White vans and yellow buses jammed Jacksonville Veterans Memorial Arena. Bright lights, ticket hawkers and lines of concertgoers had resurrected a city bustle that usually dies at 5 p.m.
Elderly ladies groups, seniors in Softspots shoes and married couples with kids, most of them white, crowded toward the ticket-takers _ a foretaste, perhaps, of what will happen Friday, when Bill Gaither comes to the St. Pete Times Forum in Tampa.
Before the night was over in Jacksonville _ and a long night it would be _ nearly 10,000 people would come. But not for a rock concert. They came to cheer an assembly line of soloists and family bands, some old-school, some contemporary or bluegrass. They came to laugh at scripted humor, clap and sing along to songs as timeworn as the South itself, to cheer gospel music's 67-year-old superstar.
Gaither is considered among the best songwriters in gospel music. He and his wife, Gloria, have written gospel music classics for more than 40 years, their lyrics hurdling racial boundaries. Among more than 600 songs are Because He Lives and He Touched Me, favorites with Christians of all denominations. Recently, Bill Gaither joined with black Pentecostal preacher T.D. Jakes for a gospel music video, Build a Bridge.
But his full-time job is the Bill Gaither Homecoming Tour, with 70 to 80 concerts a year. Some Homecoming performances are taped, sold on video and aired on Christian TV stations. According to the industry tracking company Pollstar, the tour sold 581,975 tickets in North America in 2003, more than the ZZ Top, Chicago, Travis Tritt and Crosby, Stills & Nash concert tours. Gaither has received five Grammy Awards and 28 Dove Awards, and the American Society of Songwriters, Authors and Publishers dubbed him Christian Songwriter of the Century in 2000.
At the Jacksonville arena, ventriloquist Taylor Mason takes the stage with a corn cob puppet:
"I'm being stalked," says the corn.
"By whom?" Mason asks.
"He doesn't like corns."
This cracks up Dick and Martha Foxworth. The couple, 69 and 66 respectively, were raised on Southern gospel. They claim to have almost every Homecoming video Gaither ever made. Dick Foxworth can name the missing pieces in his collection: the video with Billy Graham, the one with Lynda Randle, The Best of the Cathedrals.
"I just missed buying them, but I'm going to," he says.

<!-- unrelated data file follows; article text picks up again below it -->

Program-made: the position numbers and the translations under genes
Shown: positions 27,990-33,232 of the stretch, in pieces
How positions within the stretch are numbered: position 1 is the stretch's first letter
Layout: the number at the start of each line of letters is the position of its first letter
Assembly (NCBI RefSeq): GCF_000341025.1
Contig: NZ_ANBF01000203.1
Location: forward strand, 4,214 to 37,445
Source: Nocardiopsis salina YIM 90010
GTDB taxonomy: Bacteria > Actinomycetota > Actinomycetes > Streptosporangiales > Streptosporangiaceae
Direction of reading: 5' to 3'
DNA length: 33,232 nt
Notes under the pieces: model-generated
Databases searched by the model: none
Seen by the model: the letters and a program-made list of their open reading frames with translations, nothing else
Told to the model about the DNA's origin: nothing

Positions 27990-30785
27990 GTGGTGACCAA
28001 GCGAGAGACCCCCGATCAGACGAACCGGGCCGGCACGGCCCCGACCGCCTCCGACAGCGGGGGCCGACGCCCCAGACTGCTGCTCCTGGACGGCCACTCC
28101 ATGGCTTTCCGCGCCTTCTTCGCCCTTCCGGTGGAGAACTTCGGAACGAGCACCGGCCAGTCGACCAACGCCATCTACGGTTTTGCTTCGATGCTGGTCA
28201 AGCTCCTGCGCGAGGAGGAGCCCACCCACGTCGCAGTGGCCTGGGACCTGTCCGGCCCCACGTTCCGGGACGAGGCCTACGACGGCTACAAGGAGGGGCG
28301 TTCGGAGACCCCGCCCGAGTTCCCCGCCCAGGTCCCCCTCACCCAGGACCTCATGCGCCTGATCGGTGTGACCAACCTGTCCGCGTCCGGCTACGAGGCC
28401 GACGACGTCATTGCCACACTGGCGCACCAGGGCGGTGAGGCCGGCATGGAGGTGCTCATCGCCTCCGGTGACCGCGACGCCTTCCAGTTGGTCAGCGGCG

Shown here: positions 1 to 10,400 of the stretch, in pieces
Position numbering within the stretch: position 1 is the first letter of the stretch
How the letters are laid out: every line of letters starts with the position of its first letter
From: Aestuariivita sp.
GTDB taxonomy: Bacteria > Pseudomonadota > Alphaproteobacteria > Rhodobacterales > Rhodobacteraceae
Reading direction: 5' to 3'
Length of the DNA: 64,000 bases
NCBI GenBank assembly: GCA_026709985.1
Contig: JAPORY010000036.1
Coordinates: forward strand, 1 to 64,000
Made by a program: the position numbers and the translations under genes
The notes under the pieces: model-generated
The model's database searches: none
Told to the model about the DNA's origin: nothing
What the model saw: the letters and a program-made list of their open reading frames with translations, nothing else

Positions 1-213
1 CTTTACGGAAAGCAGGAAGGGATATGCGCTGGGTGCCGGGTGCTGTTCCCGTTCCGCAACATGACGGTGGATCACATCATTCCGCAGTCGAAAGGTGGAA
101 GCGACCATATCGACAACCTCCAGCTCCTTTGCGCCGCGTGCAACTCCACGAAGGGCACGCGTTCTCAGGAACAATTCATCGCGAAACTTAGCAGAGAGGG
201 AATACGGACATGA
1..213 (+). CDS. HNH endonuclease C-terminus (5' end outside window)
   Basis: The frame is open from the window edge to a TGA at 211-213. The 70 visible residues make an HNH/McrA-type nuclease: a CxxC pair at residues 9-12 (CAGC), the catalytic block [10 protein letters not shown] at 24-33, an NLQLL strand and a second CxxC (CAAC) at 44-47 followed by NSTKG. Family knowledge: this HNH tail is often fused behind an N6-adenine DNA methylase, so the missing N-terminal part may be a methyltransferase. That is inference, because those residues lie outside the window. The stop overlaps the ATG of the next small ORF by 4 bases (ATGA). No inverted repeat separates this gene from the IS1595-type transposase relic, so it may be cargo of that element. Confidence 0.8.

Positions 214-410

They don't listen to much but Southern gospel, his wife explains. Plus, the comedy is "good and clean," Dick Foxworth says. "It's entertaining, but it's also a way to worship."
Sometimes they watch their Gaither videos with Eddie Jones and his wife. It's like going to a place you've never been, Jones, 77, says. "They even have one tape that they made in Australia. It's a beautiful auditorium."
And in Colorado, "It's down in the valley with all the mountains all around it. It's like an amphitheater. You've just got to see it," he says. "I like to see new buildings, new places, new things."
For much of the night, Gaither sits to the side. Casually dressed in black slacks, a red shirt and a silk black over-shirt, he rises only to introduce the next group or soloist.
"There's been a renewed interest in bluegrass music," he stands to tell the crowd. . . . "Welcome, the Isaacs!"
Three women and two men position themselves onstage, all dressed in shades of brown and turquoise _ the mother, her son, two daughters and a son-in-law.
They harmonize: "He sits high. He looks low. And he guides my feet wherever I go. . . ."
After one of their songs, Gaither emerges and asks whether the instrument Sonya Isaacs Surrett is playing is a violin or a fiddle.
"Fiddle," she says.
"What's the difference between a violin and a fiddle?"
"A violin has strings," she answers, then adds a southern drawl, "a fiddle got "strangs.' "
Then the mood changes as Jessy Dixon steps onstage in a light gray suit, white shirt and turquoise tie. He is one of two black performers in tonight's lineup.
"I had nothing but heartaches and troubles," he sings, his eyes closed, his voice slow and deep.